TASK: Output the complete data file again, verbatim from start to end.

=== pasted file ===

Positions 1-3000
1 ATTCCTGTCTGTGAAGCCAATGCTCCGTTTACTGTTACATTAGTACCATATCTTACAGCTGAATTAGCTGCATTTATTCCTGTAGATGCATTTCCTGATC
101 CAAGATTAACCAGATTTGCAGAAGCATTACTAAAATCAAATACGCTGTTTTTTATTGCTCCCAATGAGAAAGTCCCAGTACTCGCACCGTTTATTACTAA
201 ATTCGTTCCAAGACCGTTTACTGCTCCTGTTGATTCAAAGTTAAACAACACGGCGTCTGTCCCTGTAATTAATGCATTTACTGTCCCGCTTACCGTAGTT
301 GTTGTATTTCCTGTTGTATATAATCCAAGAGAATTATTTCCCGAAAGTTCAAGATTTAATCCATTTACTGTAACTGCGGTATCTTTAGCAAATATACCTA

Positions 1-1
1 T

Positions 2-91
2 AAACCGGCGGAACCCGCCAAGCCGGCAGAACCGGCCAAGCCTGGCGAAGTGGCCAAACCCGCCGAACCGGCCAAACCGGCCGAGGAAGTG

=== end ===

Positions 1-3000
1 ATTCCTGTCTGTGAAGCCAATGCTCCGTTTACTGTTACATTAGTACCATATCTTACAGCTGAATTAGCTGCATTTATTCCTGTAGATGCATTTCCTGATC
101 CAAGATTAACCAGATTTGCAGAAGCATTACTAAAATCAAATACGCTGTTTTTTATTGCTCCCAATGAGAAAGTCCCAGTACTCGCACCGTTTATTACTAA
201 ATTCGTTCCAAGACCGTTTACTGCTCCTGTTGATTCAAAGTTAAACAACACGGCGTCTGTCCCTGTAATTAATGCATTTACTGTCCCGCTTACCGTAGTT
301 GTTGTATTTCCTGTTGTATATAATCCAAGAGAATTATTTCCCGAAAGTTCAAGATTTAATCCATTTACTGTAACTGCGGTATCTTTAGCAAATATACCTA

Positions 1-1
1 T

Positions 2-91
2 AAACCGGCGGAACCCGCCAAGCCGGCAGAACCGGCCAAGCCTGGCGAAGTGGCCAAACCCGCCGAACCGGCCAAACCGGCCGAGGAAGTG